Inverted Takotsubo Contractile Pattern
A 41-year-old woman with no history of cardiac disease or hypertension was admitted to the intensive care unit with acute headache, psychomotor agitation, diaphoresis, nausea, and vomiting. A cerebral computed tomography scan ruled out subarachnoid hemorrhage. The ECG showed sinus tachycardia with ST-segment depression in leads V3–V6, II, III, and aVF. The troponin I level was elevated. The patient continued to have progressive respiratory deterioration, which required mechanical ventilation 24 hours after admission. She also developed 6 episodes of electromechanical dissociation, with circulatory recovery after successful cardiopulmonary resuscitation. Transthoracic echocardiography revealed severe left ventricular dysfunction and a contractile abnormality, consisting of akinesis of the basal and midventricular segments and hyperkinesis of the apical segments (Figure 1 and Movie I in the online Data Supplement). Emergency coronary angiography showed normal coronary arteries (Figure 2). The patient was stabilized after placement of an intra-aortic balloon pump and initiation of dobutamine and noradrenaline infusions, the latter being maintained for 6 days. A computed tomography scan of the abdomen revealed a right adrenal mass, and an α-adrenergic blocker was started, with the presumptive diagnosis of pheochromocytoma. The patient underwent an uncomplicated adrenalectomy on day 16 (Figure 3). Histological and immunohistochemical analyses confirmed the initial diagnosis (Figure 4). Echocardiography repeated on day 14 after surgery showed a left ventricular ejection fraction of 55% (Figure 5 and online Movie II). The patient is alive and remains asymptomatic 2 years after the operation.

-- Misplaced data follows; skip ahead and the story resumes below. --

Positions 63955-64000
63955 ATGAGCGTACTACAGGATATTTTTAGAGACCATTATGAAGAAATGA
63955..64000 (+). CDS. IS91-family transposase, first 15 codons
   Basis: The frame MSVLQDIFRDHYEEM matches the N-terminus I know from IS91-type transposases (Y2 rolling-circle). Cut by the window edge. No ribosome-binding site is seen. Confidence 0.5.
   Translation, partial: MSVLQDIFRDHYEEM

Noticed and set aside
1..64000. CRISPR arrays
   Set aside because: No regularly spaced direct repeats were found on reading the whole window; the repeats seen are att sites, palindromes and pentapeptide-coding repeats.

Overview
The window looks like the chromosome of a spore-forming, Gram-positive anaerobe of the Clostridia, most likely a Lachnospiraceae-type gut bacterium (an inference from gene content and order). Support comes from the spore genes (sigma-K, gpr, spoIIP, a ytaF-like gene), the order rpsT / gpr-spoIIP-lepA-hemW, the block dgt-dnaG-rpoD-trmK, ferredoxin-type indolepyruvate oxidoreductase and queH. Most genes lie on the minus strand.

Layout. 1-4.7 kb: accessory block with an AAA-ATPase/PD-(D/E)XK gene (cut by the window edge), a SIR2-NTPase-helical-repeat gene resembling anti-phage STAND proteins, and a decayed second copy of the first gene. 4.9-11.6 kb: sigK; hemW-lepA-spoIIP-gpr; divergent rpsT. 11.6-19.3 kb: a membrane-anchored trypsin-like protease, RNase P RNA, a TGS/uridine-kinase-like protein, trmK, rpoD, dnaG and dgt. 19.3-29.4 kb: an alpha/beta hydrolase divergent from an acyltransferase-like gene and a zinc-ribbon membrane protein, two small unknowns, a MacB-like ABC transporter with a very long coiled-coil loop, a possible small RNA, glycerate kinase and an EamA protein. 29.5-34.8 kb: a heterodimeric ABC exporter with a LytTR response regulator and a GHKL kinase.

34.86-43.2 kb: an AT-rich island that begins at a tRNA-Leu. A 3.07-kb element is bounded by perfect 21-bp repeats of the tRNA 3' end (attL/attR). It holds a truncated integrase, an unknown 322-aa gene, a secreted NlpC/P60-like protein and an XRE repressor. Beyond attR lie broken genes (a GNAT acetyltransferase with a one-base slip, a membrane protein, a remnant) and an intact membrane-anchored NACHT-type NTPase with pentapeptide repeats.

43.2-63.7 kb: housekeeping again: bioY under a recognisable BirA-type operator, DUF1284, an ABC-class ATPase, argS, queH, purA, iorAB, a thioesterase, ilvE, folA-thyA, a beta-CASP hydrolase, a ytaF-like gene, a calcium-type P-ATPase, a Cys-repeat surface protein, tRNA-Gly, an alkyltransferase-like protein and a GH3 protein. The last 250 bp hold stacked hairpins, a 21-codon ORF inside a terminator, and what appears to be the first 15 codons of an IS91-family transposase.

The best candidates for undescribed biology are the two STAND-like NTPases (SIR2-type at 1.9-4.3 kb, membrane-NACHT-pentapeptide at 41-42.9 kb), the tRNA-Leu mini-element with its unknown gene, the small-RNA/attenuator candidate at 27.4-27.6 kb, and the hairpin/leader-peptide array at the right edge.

Stress-related cardiomyopathy, or Takotsubo cardiomyopathy, is a well-described entity characterized by a typical contractile abnormality consisting of apical and midventricular akinesis or dyskinesis and hyperkinesis of the base. Severe generalized hypokinesis and Takotsubo left ventricular dysfunction have been described in pheochromocytoma-related cardiomyopathy.1 The physiopathologies of the 2 conditions, stress-induced cardiomyopathy and pheochromocytoma-induced cardiomyopathy, are believed to be similar and mediated by catecholamines.2 The patient had severe left ventricular dysfunction with different contractile abnormalities: The basal and midventricular segments were akinetic, whereas the apex showed hyperkinesis. Therefore, there is no unique ventricular dysfunction pattern in catecholamine-related cardiomyopathy.
The mechanism underlying the association between catecholamines and myocardial injury is unknown. Our patient did not show spontaneous coronary vasoconstriction, and coronary flow was normal during cardiac catheterization, which was performed when the patient presented with hemodynamic instability. Therefore, direct myocyte injury was a possible mechanism of myocardial stunning.
The online-only Data Supplement, which contains 2 movie files, can be found at http://circ.ahajournals.org/cgi/content/full/113/17/e738/DC1.